Social Capital: A Fresh Way to Look at Minnesota’s Economic Well-Being

Center of the American Experiment released a first-of-its-kind report today addressing how social capital is driving Minnesota’s economic well-being and whether policy changes can increase social capital at the state level. The research is based on new data on social capital from the Social Capital Project from the Joint Economic Committee of Congress. The X-Factor? Social capital and economic well-being: A quantitative analysis is authored by economist John Phelan and investigates the important question of why Minnesota and its neighboring states have such similar levels of employment when they pursue such different economic policies. Social capital is a large part of the answer.

Phelan has already been invited to publish and present this ground-breaking report at the Midwest Economics Association in March of 2024.

Social capital refers to the networks and norms in a society; the connections we have and the things we commonly believe. Phelan explains why higher levels of social capital can be expected to generate higher levels of economic wellbeing. He explains why groups, such as recent immigrants, who are excluded from networks might suffer, even — perhaps especially — in places, like Minnesota, where levels of social capital are high. He also explains how some of the observed differences in economic wellbeing between groups are the result of differences in norms between groups.      

To investigate the question quantitatively, John uses a new index of social capital produced by the Social Capital Project. Going deeper, he uses four subindices across 3,000 counties in the United States to measure their relationship with economic wellbeing, as measured by median household income. The report finds that:

  • Three of four subindices have a relationship with median household income which is both positive and statistically significant — Family Unity, Community Health, and Institutional Health. 
  • The strongest coefficient is for Family Unity, which measures the share of births to unwed mothers, the percentage of children living in single parent families, and the percentage of women aged 35-44 who are married. For each one-point increase on this subindex, such as St Louis County rising to the levels of Carlton County, median household income can be expected to increase by $5,100.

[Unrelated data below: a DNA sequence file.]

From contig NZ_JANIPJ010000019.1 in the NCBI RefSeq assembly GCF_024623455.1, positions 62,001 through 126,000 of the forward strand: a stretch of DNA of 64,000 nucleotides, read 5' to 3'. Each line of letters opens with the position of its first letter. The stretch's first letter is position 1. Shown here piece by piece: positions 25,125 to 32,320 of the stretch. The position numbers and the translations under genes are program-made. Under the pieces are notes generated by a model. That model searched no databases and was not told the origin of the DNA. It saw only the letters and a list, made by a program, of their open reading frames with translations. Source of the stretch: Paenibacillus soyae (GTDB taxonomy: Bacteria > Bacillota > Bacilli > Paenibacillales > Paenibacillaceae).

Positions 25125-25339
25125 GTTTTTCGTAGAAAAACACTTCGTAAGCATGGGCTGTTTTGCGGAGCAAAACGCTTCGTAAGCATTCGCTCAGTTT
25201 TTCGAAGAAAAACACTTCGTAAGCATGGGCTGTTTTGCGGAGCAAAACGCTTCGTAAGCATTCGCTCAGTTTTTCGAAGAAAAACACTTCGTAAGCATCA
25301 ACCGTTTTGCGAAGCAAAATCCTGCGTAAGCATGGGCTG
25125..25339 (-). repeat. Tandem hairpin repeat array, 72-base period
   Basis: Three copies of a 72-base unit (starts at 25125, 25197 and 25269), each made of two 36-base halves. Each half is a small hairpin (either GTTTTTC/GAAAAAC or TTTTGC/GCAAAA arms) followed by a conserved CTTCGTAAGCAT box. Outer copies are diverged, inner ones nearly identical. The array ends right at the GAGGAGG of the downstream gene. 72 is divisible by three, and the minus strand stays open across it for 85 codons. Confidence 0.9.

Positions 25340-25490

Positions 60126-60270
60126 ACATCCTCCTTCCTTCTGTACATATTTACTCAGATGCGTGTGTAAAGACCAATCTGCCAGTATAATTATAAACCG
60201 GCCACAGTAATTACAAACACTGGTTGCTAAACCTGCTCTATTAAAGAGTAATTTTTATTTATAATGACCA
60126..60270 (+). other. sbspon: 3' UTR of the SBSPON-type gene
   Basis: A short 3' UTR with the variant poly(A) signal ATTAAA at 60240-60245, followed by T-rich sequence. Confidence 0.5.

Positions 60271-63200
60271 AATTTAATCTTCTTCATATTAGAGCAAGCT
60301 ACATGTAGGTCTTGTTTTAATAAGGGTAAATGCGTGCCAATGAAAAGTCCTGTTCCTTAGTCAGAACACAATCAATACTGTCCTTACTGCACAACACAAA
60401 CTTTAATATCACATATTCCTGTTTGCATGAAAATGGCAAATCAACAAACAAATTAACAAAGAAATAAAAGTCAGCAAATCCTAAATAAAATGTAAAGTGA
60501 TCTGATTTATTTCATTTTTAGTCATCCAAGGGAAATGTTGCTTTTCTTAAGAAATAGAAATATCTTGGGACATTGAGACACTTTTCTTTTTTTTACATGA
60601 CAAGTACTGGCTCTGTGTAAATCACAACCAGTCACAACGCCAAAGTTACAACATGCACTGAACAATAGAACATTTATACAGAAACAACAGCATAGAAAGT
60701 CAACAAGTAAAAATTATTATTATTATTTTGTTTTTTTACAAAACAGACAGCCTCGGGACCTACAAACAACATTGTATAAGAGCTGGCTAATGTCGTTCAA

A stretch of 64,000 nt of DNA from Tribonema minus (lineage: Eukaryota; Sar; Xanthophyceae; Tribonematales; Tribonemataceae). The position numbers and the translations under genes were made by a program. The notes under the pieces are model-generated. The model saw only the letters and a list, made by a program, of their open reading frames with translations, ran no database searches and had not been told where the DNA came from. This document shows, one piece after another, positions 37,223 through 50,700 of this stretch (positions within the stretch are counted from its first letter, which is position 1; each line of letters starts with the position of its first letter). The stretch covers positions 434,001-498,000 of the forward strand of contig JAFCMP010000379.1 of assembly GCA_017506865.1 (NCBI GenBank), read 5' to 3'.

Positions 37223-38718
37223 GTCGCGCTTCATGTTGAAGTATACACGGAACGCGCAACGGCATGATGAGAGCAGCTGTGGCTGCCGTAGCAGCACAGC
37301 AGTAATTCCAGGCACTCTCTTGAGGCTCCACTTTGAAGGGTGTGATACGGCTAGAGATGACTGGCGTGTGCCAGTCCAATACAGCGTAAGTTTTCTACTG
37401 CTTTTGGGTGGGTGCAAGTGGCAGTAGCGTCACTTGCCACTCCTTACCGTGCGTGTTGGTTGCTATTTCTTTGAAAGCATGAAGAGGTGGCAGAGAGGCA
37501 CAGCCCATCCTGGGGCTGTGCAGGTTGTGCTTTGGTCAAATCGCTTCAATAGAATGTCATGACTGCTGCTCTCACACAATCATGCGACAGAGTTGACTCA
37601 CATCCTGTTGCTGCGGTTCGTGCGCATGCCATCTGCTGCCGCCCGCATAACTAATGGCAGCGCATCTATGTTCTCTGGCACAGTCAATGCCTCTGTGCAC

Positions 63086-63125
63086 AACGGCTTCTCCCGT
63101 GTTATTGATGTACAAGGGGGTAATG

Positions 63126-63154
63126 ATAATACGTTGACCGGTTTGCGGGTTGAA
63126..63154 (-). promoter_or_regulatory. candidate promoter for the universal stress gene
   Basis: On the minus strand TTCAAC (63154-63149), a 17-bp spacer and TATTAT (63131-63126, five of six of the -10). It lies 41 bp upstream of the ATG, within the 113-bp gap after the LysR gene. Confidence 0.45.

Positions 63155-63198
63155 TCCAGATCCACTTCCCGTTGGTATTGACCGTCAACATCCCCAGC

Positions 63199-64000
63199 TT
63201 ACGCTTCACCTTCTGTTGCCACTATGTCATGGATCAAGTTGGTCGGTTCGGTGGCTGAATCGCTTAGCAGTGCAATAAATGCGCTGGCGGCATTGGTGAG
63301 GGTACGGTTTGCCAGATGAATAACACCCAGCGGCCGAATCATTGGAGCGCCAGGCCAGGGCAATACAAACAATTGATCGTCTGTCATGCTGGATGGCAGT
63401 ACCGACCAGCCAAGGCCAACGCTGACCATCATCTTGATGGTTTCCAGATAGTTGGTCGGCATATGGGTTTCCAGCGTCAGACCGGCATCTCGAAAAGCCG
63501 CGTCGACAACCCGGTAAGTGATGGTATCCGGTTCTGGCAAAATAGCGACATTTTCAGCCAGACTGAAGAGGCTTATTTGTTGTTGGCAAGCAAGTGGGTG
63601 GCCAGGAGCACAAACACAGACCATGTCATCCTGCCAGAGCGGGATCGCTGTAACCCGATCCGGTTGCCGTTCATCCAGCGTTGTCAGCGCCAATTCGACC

On this measure, social capital in America has declined starkly in recent decades. Between 1980 and 2019, the share of children in the United States who lived with married parents fell from 77 percent to 63 percent and more than one in five children now live in a home with a mother who is neither married nor cohabiting. These increases have been largest for minority Americans and Americans with less education. 

However devoted single parents are to their children, they have lower levels of both time and, usually, money to “invest” in their upbringing. A vast body of research shows that this leads to worse performance in schools and that these outcomes persist into adulthood. This is a major factor behind growing and entrenched income inequalities in the United States today.  

John reviews the literature on the causes of these trends and finds that the two leading hypothesized causes are a decline in the “marriageability” of men driven largely by the decline of well-paying jobs for unskilled workers, and shifts in “social norms.” He also finds, however, that policy can be expected to do little to reverse either of these. 

This wide-ranging report touches on some of the major social and economic debates in the United States today: the origins and persistence of racial and sexual disparities in economic well-being as a result of declining Family Unity concentrated among those with lower incomes and ethnic minorities; increased political discord as a result of declining Community Health; a rise in deaths of despair. This report can only summarize the vast body of scholarship on each of these issues, but not for nothing has family fragmentation been described as “the biggest problem we have,” “the largest or second-largest problem in America,” and the “shadow behind all sorts of other problems that people are much more easily conversant about.”

“The societal impact of the fragmentation of the family is a conversation American Experiment has been leading since its founding, and it’s a conversation America needs to have,” said report author John Phelan. “I hope this report adds to the discussion and provides new insights for how Minnesota can improve our economic well-being.”

A copy of the full report can be accessed at